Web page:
Iron Mountain could be next

Sunshine is wonderful, until it becomes overbearing.

That’s when a good shade tree becomes invaluable.

Through the efforts of the Iron Mountain Tree Board, there have been more tree plantings in the city in the last couple of years.

This is a welcome addition to the city.

In the spring of 2013, trees were placed at the Cornish Pump and Mining Museum grounds as part of a total of 50 trees planted.

The plantings this year were at Crystal Lake Park, on the property by the former Zephyr gas station on U.S. 2, as well as at private residences throughout the city.

And the program is just starting.

Iron Mountain residents and businesses have the opportunity to purchase trees for boulevard planting at a special pricing through the city of Iron Mountain.

This year, seven different types of trees were available.

Residents were able to pick from the selection of trees at a cost of $110 each.

“Through this program, the Tree Board works to promote beautification efforts in the city. Planting a tree may be a simple act, but is a part of furthering the sense of pride in our community,” said a Tree Board official.

At the Cornish Pump and Mining Museum grounds, the Menominee Range Historical Foundation participated in the Iron Mountain Tree Board program.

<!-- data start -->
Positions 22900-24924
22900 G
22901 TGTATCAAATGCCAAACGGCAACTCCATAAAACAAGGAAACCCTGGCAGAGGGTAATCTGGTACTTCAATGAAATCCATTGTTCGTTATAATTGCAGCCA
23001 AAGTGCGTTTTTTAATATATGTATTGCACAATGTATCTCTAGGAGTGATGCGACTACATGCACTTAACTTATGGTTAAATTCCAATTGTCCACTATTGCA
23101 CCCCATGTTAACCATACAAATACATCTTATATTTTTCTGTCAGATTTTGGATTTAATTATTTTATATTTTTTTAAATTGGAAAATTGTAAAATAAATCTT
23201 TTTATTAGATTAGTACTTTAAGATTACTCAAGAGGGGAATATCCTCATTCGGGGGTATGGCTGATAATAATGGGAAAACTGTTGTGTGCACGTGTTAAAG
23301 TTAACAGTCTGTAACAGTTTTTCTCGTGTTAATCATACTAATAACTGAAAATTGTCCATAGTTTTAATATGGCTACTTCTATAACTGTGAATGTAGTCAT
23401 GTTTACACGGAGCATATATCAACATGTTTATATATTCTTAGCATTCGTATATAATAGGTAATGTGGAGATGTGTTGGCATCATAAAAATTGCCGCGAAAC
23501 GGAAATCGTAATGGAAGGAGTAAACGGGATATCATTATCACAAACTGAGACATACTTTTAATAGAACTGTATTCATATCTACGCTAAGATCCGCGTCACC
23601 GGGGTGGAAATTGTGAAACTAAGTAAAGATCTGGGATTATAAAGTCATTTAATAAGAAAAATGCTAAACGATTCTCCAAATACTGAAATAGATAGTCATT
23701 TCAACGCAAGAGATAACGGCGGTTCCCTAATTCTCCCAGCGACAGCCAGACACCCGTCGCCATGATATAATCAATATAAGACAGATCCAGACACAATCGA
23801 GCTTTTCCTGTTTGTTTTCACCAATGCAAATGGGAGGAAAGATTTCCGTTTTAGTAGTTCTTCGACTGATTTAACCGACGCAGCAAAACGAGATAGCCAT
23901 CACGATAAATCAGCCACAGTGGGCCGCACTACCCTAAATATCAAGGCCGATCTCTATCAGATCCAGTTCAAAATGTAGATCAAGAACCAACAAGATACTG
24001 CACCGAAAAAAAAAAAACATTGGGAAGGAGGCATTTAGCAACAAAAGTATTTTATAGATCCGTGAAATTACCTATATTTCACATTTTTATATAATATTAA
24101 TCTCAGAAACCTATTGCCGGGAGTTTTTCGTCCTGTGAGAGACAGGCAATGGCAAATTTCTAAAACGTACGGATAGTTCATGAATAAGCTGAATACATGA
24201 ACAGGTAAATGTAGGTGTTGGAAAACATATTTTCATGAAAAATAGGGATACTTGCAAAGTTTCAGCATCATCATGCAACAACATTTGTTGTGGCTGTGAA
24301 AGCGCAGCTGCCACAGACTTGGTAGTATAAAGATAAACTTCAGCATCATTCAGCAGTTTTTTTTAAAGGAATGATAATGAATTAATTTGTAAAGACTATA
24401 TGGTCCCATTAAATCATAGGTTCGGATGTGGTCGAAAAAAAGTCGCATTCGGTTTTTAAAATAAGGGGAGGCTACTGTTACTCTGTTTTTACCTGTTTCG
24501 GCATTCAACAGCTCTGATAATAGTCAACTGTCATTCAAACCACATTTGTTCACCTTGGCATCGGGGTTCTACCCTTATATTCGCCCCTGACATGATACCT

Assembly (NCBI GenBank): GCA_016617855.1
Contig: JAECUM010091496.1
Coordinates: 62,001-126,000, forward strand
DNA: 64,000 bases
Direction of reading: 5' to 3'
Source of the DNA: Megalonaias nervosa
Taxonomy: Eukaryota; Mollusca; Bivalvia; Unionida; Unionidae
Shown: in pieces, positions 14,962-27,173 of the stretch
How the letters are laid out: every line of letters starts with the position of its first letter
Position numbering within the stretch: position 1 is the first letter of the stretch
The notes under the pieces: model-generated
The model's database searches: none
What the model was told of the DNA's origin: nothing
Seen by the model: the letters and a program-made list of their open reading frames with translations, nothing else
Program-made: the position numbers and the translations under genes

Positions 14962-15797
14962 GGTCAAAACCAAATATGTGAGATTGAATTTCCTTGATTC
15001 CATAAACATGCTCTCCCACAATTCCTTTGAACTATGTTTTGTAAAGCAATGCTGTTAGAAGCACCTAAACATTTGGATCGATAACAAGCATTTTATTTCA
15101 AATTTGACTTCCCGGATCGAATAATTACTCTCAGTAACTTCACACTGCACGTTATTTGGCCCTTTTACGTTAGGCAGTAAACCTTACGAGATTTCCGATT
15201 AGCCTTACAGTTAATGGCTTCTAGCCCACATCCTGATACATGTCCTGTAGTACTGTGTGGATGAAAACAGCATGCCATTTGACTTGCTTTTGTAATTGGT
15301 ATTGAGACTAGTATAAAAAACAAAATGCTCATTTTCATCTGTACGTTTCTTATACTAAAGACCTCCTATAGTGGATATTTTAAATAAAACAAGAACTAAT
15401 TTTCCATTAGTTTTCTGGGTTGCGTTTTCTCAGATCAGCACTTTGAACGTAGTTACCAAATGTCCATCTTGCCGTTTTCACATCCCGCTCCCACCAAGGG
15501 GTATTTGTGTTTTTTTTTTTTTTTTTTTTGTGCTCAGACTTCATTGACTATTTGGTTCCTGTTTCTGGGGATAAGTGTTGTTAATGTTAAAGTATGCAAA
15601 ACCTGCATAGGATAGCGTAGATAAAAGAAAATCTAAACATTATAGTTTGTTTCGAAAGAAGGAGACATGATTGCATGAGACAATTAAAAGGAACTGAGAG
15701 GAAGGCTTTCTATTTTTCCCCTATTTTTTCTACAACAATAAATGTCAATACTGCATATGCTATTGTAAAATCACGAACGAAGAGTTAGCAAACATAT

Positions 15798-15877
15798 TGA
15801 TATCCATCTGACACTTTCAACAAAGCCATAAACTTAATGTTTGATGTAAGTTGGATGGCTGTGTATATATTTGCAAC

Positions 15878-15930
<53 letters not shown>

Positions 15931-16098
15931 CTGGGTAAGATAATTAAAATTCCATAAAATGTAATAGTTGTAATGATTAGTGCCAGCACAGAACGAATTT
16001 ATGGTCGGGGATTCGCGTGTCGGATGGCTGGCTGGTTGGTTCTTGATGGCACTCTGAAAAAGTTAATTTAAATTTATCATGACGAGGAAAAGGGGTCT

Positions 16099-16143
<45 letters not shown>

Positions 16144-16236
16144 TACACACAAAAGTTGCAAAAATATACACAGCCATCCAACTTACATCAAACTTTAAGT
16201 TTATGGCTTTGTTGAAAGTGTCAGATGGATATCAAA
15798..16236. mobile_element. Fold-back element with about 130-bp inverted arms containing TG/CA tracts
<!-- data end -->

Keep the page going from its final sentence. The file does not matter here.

These efforts will pay huge dividends in the future.

The five-member Iron Mountain Tree Board advises City Council on matters that concern the city’s tree inventory. As a group, they are charged with the inventorying, managing and recommending the types of trees that would be best suited for the city.

Tree Board recommends tree selection, location and maintenance.

Tree Board members know which trees will be best for the area, and which trees that would be best suited for a property location.

Additionally, they can advise city employees and home owners on the proper maintenance of their trees. They also offer advice on the planting and removal of trees on city property.

The Tree Board regularly meets on the first Monday of the month at 9 a.m. at City Hall.

We encourage area residents and businesses to participate in the Tree Board program. For more information, contact Iron Mountain City Hall at 774-8530.

The city of Norway’s investments in planting trees earned it a Tree City USA designation from the Arbor Day Foundation earlier this year.

Norway is one of just four Upper Peninsula cities to be named a Tree City. Marquette has held the honor for 33 years, Escanaba for 14 years, and Gladstone for five years.

Who knows? Iron Mountain could be next.